Imani’s Newborn~

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Imani is a 18 year old lowland gorilla at the San Diego Safari (Wild Animal) Park and this is her newborn baby delivered on March 12, 2014. (Please click to enlarge).

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This is the 17th gorilla born at the Park. The baby was delivered by cesarean section and born with a collapsed lung and severe pneumonia. The neonate had surgery at birth, was treated for the pneumonia, and reunited with her mother at age 12 days.
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Mama Imani has basically not put the baby down since the reunification.
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Gorillas are such good mamas and could teach humans a thing or three about maternal child bonding.
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The baby’s head lolls when it falls asleep. Mama is always holding baby’s hand as you can see in these pics.
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Mama Imani was also a surrogate mother to Frank, now a five year old gorilla. She is still quite attached to Frank. All the park gorillas live in a troop with a silverback male leader you will see below.
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Gorillas are an endangered species with approximately 100,000 left in the wild. There are however only 300 Cross River Gorillas and 720 Mountain Gorillas still alive in the wild. Mountain gorillas cannot survive in captivity, so if something dramatic isn’t done soon, they will be gone without a trace. Gorillas are poached for meat and trophies, and their habitat is being decimated. Humans of course are primates like gorillas, and we share over 99% of our DNA with our gorilla cousins.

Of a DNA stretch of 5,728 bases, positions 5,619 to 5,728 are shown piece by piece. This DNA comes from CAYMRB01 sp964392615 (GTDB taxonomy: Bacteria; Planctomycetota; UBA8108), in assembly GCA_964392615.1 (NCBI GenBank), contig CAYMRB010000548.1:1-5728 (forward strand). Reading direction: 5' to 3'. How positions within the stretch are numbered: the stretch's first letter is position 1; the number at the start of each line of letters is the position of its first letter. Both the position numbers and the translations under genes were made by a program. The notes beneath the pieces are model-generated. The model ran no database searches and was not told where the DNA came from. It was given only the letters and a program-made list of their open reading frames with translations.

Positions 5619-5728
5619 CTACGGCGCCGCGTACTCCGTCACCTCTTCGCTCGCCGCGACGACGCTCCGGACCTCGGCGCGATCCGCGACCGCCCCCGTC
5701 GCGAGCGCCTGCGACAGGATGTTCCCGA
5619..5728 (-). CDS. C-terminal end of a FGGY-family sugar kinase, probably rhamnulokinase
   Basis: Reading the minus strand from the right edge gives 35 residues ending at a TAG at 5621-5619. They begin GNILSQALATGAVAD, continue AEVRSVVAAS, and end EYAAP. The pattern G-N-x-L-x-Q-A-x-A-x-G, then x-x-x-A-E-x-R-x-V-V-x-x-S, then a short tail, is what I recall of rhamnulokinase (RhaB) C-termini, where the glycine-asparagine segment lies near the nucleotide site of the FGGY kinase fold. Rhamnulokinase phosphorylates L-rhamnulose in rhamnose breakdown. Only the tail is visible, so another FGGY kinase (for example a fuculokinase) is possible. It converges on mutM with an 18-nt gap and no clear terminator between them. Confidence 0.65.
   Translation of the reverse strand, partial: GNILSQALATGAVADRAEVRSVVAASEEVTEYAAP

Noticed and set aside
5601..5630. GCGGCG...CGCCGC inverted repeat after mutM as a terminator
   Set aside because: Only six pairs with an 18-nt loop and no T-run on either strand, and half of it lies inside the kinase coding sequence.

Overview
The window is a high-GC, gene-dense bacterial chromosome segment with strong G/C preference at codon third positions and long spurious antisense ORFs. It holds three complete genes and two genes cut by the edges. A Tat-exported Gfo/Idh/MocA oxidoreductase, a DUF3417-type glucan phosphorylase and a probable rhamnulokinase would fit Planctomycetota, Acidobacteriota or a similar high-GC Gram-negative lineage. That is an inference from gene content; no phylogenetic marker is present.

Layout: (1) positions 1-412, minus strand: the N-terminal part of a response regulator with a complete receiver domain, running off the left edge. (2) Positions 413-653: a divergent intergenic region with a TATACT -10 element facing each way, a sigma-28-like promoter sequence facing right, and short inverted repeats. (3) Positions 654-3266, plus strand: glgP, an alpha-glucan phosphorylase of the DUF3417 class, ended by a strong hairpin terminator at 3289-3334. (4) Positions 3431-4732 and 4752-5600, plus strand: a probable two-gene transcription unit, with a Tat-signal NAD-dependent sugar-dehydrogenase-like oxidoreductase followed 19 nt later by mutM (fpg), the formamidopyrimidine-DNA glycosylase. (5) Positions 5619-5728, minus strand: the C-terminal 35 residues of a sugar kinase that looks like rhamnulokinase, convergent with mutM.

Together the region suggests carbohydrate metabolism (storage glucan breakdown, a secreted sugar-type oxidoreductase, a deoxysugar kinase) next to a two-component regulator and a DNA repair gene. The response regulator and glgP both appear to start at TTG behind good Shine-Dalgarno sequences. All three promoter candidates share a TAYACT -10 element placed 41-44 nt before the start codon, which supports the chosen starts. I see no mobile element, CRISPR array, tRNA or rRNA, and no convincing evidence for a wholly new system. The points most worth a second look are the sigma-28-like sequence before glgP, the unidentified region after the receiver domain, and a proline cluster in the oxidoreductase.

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One of the troop juveniles.
The Park is a special place. It is a non-profit organization that focuses on protecting and helping endangered species reproduce. Animals that are extinct in the wild are reproducing and being protected here until they can safely be reintroduced to the wild. It is not a zoo, with animals in cages, but a vast park where animals roam in herds and live in family groups. If you have a chance, and care about endangered animals, I would recommend a visit.
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The papa, troop silverback male.
My son Matt volunteered for a year at the Institute for Conservation Research here, before going to graduate school in wildlife biology. This non-profit organization is a world leader in research for the protection of endangered species. Check it out:
http://www.sandiegozooglobal.org/
http://www.sandiegozooglobal.org/ICR/purpose
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Cheers to you from these magnificent gorillas, our gentle, kinder cousins!
For more info check out:
http://www.saveagorilla.org/60-Questions.html

202 thoughts on “Imani’s Newborn~

  1. Oh wow! What gorgeous creatures. There’s something so human about them: the way they look and how they care for their young. A nice read, thank you.

  2. queste immagini sono meravigliose e toccanti, la purezza del sentimento vi traspare e cosΓ¬ l’immensa tenerezza che fa di questa madre un essere molto speciale
    grazie mille!!!
    These pictures are amazing and touching, the purity of sentiment there shines through, and so the immense tenderness that makes this a very special mother